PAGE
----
Last month’s edition of Patch Tuesday left many of us stranded since the patches it contained caused more trouble than the vulnerabilities they were intended to fix. Situations like this often leave sysadmins with only two options: install the updates and face any underlying issues or don’t install the updates and leave your organization’s machines potentially vulnerable to attacks. We have a way to avoid this catch-22 at the end of this blog. Keep reading to see which patches have been released this month to tackle the bugs and performance flaws that were caused by the previous Patch Tuesday.
For this month’s Patch Tuesday, Microsoft has fixed 63 security issues, 21 of which are rated critical. There are a couple of publicly disclosed vulnerabilities as well: CVE-2018-8414 and CVE-2018-8373.
August 2018 security updates for Microsoft products
This month’s Patch Tuesday covers updates for the following list of products:
- Internet Explorer
- Microsoft Edge
- Microsoft Windows
- Microsoft Office
- Microsoft Office Services and Web Apps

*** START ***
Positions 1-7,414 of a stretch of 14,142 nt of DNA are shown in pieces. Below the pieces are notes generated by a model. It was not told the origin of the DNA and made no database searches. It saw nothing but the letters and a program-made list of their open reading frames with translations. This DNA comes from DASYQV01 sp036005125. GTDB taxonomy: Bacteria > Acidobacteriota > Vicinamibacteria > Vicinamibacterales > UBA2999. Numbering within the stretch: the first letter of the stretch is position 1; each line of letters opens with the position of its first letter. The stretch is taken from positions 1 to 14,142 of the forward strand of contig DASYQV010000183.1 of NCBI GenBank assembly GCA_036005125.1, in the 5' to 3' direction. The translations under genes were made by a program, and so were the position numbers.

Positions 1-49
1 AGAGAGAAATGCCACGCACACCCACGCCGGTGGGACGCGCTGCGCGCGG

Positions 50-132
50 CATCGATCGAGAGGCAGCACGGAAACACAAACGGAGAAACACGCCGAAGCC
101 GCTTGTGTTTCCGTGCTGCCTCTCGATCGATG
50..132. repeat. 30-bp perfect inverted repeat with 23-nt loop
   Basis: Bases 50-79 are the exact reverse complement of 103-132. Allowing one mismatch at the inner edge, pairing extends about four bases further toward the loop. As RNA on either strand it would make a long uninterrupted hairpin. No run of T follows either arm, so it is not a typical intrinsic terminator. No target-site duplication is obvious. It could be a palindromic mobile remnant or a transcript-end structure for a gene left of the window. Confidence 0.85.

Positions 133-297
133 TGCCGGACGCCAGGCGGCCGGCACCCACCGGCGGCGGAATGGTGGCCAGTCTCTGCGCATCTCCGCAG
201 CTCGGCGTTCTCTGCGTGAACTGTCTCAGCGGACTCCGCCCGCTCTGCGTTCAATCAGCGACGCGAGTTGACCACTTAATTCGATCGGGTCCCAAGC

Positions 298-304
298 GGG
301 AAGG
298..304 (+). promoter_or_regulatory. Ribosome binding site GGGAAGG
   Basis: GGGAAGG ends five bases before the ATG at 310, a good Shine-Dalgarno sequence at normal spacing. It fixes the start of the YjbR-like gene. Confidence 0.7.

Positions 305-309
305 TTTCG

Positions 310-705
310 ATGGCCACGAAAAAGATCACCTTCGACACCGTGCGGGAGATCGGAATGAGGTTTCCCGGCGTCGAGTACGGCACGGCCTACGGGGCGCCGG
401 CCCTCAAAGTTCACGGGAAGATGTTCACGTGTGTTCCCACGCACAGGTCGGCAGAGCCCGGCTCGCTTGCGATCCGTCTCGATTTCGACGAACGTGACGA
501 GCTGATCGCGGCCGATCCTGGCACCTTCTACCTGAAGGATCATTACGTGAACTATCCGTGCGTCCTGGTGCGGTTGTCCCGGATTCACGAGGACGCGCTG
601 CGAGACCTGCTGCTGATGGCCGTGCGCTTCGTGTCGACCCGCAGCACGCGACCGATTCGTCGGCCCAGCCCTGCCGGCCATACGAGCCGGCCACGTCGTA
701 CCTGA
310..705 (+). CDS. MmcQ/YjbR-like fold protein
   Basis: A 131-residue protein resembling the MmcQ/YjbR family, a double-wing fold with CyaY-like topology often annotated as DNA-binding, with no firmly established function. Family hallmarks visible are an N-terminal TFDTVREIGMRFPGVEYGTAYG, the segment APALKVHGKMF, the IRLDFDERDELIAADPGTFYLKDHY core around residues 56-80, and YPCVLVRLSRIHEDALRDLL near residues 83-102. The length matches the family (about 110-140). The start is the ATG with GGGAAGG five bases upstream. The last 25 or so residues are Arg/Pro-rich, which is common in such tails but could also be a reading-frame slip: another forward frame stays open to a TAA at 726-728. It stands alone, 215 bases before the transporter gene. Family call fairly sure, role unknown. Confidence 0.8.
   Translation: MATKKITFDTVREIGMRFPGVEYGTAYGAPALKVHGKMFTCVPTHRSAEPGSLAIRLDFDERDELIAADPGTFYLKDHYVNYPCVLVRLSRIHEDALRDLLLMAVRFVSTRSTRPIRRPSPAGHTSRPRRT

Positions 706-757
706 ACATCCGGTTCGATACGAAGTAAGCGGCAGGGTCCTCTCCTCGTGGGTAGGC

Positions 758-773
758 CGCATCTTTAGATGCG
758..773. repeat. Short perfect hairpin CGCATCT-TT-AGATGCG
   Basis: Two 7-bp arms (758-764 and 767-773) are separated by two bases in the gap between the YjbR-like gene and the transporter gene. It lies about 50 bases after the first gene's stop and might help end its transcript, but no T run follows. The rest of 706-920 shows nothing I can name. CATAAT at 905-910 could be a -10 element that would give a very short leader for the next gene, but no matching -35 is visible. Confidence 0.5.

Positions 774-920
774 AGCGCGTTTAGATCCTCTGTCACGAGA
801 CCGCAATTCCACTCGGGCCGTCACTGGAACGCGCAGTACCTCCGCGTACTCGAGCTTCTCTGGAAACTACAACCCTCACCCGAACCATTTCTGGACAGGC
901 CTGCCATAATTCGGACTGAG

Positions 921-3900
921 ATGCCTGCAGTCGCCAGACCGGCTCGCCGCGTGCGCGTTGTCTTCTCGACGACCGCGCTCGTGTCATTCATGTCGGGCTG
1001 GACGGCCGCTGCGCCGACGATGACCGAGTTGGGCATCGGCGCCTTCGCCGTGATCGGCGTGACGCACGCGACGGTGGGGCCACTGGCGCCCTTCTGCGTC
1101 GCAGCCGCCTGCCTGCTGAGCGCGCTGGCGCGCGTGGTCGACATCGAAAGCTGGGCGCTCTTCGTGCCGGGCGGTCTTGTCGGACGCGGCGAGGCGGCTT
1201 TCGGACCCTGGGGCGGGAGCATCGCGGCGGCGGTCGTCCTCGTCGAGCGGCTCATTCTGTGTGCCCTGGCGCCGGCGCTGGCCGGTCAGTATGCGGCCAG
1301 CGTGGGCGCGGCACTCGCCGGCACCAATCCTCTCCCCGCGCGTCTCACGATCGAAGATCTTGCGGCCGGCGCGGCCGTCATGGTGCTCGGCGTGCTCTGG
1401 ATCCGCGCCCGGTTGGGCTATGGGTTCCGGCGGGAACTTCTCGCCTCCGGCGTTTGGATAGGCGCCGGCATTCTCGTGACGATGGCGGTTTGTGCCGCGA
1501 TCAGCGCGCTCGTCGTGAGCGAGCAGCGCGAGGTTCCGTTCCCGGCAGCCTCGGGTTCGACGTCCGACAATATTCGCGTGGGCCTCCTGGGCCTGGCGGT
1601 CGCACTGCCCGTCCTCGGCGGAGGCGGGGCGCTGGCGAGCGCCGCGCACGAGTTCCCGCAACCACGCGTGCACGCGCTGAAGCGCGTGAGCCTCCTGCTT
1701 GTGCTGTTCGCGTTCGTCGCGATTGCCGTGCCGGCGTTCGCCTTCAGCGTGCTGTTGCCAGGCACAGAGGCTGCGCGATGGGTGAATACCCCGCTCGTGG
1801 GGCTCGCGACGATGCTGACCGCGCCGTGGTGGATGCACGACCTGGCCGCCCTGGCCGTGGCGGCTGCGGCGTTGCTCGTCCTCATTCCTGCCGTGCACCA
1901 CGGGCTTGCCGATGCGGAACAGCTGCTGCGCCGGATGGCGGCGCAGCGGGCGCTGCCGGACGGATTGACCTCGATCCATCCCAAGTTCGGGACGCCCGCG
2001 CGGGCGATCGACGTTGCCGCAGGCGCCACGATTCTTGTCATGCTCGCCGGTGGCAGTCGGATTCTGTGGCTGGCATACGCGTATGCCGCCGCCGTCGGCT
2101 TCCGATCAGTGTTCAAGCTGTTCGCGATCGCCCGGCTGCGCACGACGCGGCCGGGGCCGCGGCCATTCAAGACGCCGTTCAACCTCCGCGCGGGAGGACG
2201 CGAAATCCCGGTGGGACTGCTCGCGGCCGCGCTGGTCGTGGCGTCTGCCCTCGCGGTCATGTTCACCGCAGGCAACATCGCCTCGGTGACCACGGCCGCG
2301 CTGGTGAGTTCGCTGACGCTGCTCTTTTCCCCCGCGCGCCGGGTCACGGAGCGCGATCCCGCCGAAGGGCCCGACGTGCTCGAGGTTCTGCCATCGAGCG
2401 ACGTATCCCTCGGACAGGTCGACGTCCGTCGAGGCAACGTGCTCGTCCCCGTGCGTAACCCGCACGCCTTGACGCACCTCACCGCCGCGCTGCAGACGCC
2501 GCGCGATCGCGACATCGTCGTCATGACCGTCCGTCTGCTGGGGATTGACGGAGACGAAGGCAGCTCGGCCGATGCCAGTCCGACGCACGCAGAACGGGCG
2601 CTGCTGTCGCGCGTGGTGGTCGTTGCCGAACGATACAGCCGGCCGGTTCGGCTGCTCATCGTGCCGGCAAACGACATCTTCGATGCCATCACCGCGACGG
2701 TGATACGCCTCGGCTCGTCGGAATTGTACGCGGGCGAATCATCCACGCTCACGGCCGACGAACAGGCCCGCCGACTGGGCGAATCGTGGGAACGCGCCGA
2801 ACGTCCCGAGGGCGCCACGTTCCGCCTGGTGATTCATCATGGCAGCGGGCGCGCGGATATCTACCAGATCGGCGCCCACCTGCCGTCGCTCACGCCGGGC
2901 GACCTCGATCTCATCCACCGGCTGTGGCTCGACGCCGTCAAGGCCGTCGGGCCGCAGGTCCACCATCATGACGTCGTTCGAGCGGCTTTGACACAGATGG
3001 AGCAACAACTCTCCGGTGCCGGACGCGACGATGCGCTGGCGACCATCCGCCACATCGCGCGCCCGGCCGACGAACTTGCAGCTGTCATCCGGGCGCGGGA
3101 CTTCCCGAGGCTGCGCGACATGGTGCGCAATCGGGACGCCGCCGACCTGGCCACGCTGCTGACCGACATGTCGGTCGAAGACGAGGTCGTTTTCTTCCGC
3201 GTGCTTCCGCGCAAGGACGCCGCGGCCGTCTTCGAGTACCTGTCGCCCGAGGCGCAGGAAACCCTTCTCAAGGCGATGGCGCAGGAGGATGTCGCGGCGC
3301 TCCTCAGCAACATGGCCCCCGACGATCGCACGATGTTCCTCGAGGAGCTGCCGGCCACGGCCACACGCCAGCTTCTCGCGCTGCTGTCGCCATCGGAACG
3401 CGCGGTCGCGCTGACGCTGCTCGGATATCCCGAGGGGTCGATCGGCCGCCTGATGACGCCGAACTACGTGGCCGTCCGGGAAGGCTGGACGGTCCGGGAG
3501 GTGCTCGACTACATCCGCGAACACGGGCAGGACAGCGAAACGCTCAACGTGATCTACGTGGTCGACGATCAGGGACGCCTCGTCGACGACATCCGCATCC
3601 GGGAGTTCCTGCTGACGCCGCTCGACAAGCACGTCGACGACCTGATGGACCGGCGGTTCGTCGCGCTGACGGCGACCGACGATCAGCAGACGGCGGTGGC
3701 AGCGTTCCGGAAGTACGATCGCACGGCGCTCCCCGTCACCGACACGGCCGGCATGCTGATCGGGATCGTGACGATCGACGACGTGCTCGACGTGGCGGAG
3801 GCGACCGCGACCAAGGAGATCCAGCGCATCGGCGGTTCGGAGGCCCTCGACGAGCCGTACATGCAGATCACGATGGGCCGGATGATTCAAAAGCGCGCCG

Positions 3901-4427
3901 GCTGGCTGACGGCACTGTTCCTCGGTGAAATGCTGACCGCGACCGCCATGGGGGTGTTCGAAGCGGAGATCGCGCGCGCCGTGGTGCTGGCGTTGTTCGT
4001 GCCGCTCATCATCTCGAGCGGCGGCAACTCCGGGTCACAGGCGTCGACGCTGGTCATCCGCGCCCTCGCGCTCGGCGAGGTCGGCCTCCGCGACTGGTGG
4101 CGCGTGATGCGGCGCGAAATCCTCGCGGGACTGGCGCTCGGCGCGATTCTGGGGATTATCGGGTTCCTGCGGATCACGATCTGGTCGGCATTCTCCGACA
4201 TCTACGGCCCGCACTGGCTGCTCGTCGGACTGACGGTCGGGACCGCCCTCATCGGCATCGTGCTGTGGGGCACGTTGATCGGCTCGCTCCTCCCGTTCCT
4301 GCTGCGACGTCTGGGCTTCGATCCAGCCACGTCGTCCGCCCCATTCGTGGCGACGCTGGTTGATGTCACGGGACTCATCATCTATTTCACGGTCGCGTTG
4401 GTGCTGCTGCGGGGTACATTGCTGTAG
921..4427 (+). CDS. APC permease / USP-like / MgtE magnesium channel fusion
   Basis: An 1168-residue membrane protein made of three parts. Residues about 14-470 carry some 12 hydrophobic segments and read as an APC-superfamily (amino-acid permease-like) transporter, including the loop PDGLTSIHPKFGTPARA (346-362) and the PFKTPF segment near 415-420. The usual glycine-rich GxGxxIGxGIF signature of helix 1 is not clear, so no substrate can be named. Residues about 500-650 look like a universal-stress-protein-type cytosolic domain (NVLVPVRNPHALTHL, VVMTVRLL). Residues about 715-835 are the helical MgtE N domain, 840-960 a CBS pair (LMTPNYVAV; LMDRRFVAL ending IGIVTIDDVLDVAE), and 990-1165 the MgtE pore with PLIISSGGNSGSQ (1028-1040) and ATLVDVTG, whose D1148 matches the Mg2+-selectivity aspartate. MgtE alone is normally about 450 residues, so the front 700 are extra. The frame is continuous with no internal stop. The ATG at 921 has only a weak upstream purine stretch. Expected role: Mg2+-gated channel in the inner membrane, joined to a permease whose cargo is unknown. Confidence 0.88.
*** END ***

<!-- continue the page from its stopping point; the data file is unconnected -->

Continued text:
- Chakra Core
- Adobe Flash Player
- .NET Framework
- Microsoft Exchange Server
- Microsoft SQL Server
- Visual Studio
Critical patch updates
Most of this month’s critical vulnerabilities are memory corruption flaws in the Chakra scripting engine that could allow a remote attacker to execute arbitrary code on a target system. Here is a list of all critical patches that Microsoft released for this month’s Patch Tuesday.
Adobe Flash Player updates
A critical Adobe Flash Player vulnerability (ADV180020) has been fixed this August. Successful exploitation of this vulnerability could lead to remote code execution on a victim’s computer.
Microsoft also released non-security updates for Office 2013 and Office 2016. View the entire list of non-security patches for the month of August.
Patch Tuesday best practice
Microsoft releases timely hotfixes, rollups, service packs, and other updates to ensure users are secure. But the updates themselves can cause stability issues and may even affect your systems’ health. You could manually test each update to see how it will impact your systems—or you could save yourself some time and use an automated patching tool.
ManageEngine has two solutions that include patching features: Desktop Central and Patch Manager Plus. They both have a Test and Approve feature that enables you to deploy patches to a test group before automatically deploying them to client systems, ensuring that the stability of your systems isn’t compromised. You can download a 30-day trial of either Desktop Central or Patch Manager Plus to stop worrying about downloading, testing, and applying updates.